Of his last album, 2012’s Gloryland, singer/songwriter Kevin Gordon said he likes “the unfinished ending — the story that just continues when the song’s over.” With his newest piece, a 12-song set called Long Gone Time, Gordon continues to construct his characters with an air of mystery, leaving the listener to imagine how, exactly, one came to “selling honey off the hood of your LTD.”
That’s the story of “All in the Mystery,” the blues-laden, honky tonk shuffle that kicks off the proceedings. There’s more dirty blues on the “Memphis in the Meantime” meets commander Cody gallop of “GTO” and the slow groove of “Letter to Shreveport,” wherein Gordon paints pictures of “coffee in a tin percolator,” “dry biscuits on the stove,” and “Johnny Horton on the radio.” With the fourth cut of the festivities, Gordon goes folkie with the waltzy “Walking on the Levee,” a beautiful sketch where “water's moving fast (and) streets are slow.” It’s not often one hears Gethsemane and Lawrence Welk name-dropped in the same song, but Gordon gets them both down on paper on the unnerving “Shotgun Behind the Door.” The simple openness of “Crowville” and “Goodnight Brownie Ford” embody the lyrical essence of the Deep South, narratives that speak to the textures of rural America, both nature made and human born. “Immigrant,” with its sparse bass drum thump and guitar chime, and the similarly slender “Cajun with a K” close the record covered in muddy Mississippi silt.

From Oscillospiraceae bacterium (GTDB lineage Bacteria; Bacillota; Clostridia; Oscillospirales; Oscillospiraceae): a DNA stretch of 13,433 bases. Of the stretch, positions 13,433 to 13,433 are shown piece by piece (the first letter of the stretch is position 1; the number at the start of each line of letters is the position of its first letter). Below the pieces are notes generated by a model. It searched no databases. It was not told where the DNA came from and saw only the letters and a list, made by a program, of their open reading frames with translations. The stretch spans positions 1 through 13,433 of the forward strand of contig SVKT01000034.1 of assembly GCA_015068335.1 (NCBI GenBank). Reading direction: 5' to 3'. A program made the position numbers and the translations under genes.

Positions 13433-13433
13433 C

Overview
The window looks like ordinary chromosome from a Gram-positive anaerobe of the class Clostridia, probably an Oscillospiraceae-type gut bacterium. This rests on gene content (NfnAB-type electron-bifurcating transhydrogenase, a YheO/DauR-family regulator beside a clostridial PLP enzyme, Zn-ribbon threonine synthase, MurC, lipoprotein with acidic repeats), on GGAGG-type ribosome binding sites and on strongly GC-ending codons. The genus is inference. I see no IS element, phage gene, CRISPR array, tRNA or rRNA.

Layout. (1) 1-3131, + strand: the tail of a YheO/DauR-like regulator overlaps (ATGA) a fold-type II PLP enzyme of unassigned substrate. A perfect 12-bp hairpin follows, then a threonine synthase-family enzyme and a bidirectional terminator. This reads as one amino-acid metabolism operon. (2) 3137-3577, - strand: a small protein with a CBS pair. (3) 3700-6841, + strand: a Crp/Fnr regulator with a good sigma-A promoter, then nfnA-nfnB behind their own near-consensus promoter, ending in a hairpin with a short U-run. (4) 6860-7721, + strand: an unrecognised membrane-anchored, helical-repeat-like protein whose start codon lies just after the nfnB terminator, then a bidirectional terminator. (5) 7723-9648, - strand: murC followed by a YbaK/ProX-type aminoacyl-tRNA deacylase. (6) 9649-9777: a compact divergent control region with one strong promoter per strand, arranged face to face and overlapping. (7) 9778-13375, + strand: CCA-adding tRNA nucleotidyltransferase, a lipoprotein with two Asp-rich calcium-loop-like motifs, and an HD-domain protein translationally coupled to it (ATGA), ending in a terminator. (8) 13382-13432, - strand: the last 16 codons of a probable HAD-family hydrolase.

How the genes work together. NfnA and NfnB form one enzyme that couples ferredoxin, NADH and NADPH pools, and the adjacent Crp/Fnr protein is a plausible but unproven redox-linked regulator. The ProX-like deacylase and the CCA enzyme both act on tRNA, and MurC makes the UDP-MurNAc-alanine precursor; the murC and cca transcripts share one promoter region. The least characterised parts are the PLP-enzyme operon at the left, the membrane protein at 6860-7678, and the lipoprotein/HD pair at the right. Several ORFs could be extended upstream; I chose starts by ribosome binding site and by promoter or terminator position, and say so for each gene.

Gordon’s gift for portraying the poetic imagery of the American South is well-documented on his previous records. This one expands his repertoire with equal, if not greater, mastery.